Solana Labs, the team behind the prominent blockchain network Solana, has initiated a corporate reorganization in a move aimed at reinforcing the decentralization of the ecosystem. The shift involves around 45 employees transitioning to a new entity called Anza, seeking to dispel claims of centralization in the crypto industry.
The restructuring is occurring amid heightened scrutiny from regulators and the crypto community following a series of controversies, including the November 2022 bankruptcy of FTX, a major Solana supporter, and allegations by the Securities and Exchange Commission (SEC) that SOL, Solana’s native token, is an unregistered security. The move is seen as a strategic response to legal challenges and regulatory concerns.
Anza, named after a desert near Solana Beach in California, is intended to function as a standalone business. Approximately half of Solana Labs’ 100-member staff has migrated to Anza, aiming to contribute to the decentralization of Solana’s ecosystem, enhance blockchain infrastructure, and develop additional applications and products.
The legal reshuffling comes after over a year of regulatory scrutiny and controversies that impacted SOL token value. The SEC’s claims about SOL being an unregistered security and ongoing litigation, including lawsuits from Coinbase, Binance, and investor Mark Young, prompted the move, according to reports.
Anza Technologies, Inc., the newly established entity, received funding from the Solana Foundation as a grant. While Anza is described as an “employee-owned, for-profit” business, specific details about its structure and grant size remain undisclosed. Solana Labs’ co-founders Anatoly Yakovenko and Raj Gokal reportedly have no stake in Anza, and Solana Labs owns 13% of the new entity.
Solana’s ongoing struggle to establish a clear narrative around decentralization casts a looming shadow over its public perception within the crypto community. While the blockchain has made significant strides, the persistent debate regarding its true decentralization has led to skepticism among users and industry observers. The recent corporate shuffle, with the creation of Anza as a for-profit entity separate from the Solana Foundation, adds another layer of complexity.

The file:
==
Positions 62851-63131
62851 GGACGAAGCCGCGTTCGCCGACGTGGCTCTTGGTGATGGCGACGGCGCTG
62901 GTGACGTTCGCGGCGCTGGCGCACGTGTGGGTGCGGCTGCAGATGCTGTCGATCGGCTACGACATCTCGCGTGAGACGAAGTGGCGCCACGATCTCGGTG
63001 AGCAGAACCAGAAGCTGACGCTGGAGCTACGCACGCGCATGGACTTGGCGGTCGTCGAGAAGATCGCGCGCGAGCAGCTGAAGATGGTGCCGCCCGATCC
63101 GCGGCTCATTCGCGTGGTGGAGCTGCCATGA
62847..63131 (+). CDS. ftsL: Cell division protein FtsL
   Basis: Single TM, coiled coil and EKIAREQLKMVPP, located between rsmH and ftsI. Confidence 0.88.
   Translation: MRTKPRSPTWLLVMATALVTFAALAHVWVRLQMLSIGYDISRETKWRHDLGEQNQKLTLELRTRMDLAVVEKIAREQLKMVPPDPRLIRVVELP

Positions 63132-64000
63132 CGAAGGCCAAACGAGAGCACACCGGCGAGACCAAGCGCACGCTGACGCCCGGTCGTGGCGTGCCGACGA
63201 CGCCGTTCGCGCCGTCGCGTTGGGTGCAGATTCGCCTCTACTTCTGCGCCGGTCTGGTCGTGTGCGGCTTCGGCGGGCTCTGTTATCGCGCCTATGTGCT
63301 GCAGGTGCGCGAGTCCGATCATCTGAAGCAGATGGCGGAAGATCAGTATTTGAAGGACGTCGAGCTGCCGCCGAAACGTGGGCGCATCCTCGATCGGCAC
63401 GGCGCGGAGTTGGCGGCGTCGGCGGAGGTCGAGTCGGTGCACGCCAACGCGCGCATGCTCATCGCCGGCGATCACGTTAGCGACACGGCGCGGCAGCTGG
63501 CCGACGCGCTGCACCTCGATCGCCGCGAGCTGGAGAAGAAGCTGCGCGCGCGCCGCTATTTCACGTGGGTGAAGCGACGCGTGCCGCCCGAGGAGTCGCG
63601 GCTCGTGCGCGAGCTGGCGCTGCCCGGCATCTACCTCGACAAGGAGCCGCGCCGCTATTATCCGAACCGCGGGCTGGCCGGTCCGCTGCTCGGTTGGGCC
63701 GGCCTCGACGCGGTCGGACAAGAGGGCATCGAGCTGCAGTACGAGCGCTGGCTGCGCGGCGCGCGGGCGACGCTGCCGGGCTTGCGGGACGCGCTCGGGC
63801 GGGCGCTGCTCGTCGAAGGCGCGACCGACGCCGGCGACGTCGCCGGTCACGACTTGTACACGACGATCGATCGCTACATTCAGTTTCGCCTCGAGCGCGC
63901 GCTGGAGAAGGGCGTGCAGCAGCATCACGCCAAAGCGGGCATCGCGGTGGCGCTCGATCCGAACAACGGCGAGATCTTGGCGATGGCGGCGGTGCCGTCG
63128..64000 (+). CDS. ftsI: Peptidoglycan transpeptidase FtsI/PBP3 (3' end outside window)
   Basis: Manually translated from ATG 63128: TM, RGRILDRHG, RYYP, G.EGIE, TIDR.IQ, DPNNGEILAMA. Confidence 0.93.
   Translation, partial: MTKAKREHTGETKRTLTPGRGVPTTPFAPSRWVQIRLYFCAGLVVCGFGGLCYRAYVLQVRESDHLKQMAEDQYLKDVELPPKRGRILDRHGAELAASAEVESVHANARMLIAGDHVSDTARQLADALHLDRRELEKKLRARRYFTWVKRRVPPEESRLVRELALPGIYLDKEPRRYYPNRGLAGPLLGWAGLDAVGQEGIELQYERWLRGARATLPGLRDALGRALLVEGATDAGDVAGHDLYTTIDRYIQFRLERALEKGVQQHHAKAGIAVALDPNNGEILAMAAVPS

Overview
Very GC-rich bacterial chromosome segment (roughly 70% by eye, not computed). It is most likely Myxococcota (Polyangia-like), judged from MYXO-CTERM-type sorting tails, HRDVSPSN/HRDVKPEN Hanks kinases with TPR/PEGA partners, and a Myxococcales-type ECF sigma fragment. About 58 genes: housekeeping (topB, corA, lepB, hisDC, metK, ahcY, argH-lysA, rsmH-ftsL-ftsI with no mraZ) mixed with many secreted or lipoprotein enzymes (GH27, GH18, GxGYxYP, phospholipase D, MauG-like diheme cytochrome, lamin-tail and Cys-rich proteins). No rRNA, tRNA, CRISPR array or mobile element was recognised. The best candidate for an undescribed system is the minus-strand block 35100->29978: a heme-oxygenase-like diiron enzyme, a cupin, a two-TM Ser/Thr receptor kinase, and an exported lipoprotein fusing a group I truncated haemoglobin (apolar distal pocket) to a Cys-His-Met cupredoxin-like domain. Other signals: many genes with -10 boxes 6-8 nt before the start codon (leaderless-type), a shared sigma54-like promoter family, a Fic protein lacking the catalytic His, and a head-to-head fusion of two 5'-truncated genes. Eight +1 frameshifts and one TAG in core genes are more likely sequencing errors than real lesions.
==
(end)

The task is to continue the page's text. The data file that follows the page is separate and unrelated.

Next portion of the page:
The transition of key Solana Labs employees to Anza, coupled with the new entity’s for-profit status, could trigger mixed reactions among current stakeholders. While some may see it as a positive step towards decentralization, others may express concerns about potential power shifts and the influence of a for-profit entity over the Solana ecosystem. It remains to be seen how the Solana community, including developers, validators, and token holders, will respond to Anza becoming a central hub for business and development. Clear communication and transparency will be crucial to maintaining trust and confidence among the diverse stakeholders.
The emergence of Anza as a primary center for business and decentralized application development on Solana could have ripple effects on institutional investors’ perception and, subsequently, on regulatory scrutiny. Institutional investors seeking to participate in Solana through potential ETFs may closely monitor the transition and evaluate the implications for governance and decentralization. If Anza becomes the focal point for Solana’s ecosystem, institutional investors might scrutinize its structure, governance model, and influence over decision-making. The SEC, which has already raised concerns about the status of SOL as an unregistered security, may view this shift in the ecosystem with heightened scrutiny, potentially impacting the regulatory outlook for Solana and its associated tokens.
Digital Assets Desk